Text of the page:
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Wheelchair provision in Northern Ireland falls behind rest of UK, say Troubles victims

A volunteer (L) helps a physically chall

The provision of wheelchairs and prosthetics in Northern Ireland is worse than in the rest of the UK, according to victims of the Troubles.

A number of people who were injured during the 30-year conflict are now demanding action and are due to travel to Westminster to call for MPs to push for a special pension for severely injured victims of the Troubles.      

Paul Gallagher, who has used a wheelchair since being shot in 1994, told the Press Association that it is “shocking” that people damaged by the conflict still have to “lobby and plead” with the authorities at local and national level to allow them lead independent lives.

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He said: “In terms of the needs of wheelchair users like me or amputees who use prosthetic limbs, it is clear that the level of provision in Northern Ireland is lower than elsewhere in the UK and that is not good enough.”

Many victims of the Troubles have been surviving on benefits because they have been unable to build up occupational pensions because of their injuries, it is claimed.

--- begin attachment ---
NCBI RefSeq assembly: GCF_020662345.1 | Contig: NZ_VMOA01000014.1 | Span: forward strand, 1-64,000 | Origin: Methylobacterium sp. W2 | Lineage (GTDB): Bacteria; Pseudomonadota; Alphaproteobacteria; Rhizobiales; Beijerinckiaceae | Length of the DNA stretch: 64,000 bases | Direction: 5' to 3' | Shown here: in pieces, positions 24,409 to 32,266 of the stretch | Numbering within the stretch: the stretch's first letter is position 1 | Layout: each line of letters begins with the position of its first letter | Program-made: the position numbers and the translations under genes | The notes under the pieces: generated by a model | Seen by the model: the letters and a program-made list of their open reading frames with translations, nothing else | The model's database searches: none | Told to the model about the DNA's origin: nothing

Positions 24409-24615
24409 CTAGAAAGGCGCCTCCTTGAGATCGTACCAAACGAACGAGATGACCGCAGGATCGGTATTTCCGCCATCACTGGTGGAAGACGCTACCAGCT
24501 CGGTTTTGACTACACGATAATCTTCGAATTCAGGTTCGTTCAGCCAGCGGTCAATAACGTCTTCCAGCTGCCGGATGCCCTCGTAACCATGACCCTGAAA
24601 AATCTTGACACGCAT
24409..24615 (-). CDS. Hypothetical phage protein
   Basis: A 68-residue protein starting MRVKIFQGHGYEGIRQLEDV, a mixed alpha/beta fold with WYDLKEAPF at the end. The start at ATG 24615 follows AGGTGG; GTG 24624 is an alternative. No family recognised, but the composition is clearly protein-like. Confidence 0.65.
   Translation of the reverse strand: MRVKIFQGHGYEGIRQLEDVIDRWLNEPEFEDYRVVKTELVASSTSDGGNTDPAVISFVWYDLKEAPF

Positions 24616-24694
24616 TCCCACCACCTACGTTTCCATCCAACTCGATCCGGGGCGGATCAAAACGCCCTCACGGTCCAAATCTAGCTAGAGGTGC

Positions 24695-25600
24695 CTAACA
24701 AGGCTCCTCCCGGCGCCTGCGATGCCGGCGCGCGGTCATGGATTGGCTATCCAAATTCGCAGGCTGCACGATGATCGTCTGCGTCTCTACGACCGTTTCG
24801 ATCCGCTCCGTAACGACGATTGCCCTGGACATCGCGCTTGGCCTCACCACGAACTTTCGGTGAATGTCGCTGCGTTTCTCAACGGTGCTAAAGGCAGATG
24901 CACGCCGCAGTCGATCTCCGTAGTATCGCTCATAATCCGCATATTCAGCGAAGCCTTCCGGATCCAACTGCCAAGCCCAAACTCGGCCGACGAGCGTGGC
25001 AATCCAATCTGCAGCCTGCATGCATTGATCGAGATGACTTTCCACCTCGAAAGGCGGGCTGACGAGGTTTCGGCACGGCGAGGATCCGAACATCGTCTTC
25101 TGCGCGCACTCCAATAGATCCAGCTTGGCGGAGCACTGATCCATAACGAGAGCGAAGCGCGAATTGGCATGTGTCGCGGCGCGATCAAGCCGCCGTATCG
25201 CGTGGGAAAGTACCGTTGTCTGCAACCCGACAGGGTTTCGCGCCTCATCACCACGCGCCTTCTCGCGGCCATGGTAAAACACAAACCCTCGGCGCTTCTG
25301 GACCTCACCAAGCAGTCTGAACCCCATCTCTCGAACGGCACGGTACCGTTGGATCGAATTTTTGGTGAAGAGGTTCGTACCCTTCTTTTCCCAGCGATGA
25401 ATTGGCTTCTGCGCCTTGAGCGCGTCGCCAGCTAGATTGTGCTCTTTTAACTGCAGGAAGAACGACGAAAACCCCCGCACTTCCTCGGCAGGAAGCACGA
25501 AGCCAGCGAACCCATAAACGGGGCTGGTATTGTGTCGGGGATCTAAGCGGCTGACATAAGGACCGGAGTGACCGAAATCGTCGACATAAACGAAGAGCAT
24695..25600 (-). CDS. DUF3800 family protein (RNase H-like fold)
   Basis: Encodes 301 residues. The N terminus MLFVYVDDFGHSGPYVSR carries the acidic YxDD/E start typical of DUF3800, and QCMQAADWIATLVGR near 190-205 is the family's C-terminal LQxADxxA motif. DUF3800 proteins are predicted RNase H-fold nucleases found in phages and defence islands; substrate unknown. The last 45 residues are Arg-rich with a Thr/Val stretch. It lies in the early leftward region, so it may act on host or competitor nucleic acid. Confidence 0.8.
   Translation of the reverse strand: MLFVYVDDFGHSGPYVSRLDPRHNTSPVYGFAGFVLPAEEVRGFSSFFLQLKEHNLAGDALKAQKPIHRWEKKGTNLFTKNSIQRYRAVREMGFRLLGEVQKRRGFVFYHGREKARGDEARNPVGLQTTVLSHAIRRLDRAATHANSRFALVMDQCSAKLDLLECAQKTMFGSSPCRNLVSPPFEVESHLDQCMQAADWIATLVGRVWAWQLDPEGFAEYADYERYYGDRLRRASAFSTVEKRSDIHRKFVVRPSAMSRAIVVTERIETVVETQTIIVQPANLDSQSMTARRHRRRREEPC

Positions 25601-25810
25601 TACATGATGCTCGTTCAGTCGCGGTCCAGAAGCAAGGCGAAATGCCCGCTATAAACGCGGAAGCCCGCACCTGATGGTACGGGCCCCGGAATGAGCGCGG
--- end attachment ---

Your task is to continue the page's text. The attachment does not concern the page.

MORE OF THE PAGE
Mr Gallagher added: “The government’s refusal to treat the severely injured as part of the legacy of the conflict is part of the same kind of mindset.

“The Secretary of State can talk about the government’s responsibilities to ‘provide better outcomes for victims and survivors, the people who suffered most during the Troubles’, but then in effect say that those responsibilities do not extend to men and women who lost eyes, arms and legs during the Troubles.

“We are treated as an embarrassing inconvenience because we have lived longer than expected.

“One of the reasons why we’ve lived far longer than predicted is because of the support of our families and a stubborn determination to make our lives work as best we can in circumstances that we would not wish on anyone.

“We bring the same stubborn determination to campaigning for what we need that so far is being denied to us.”

Meanwhile, the group, which is being supported by the Wave organisation, will also visit the spinal rehabilitation unit at Stoke Mandeville Hospital in Buckinghamshire and meet representatives from Limbcare and the Limbless Association, according to the Press Association.

Tags : limbcarelimbless associationprostheticstroubleswheelchair provisionwheelchair service
Joe Peskett

The author Joe Peskett

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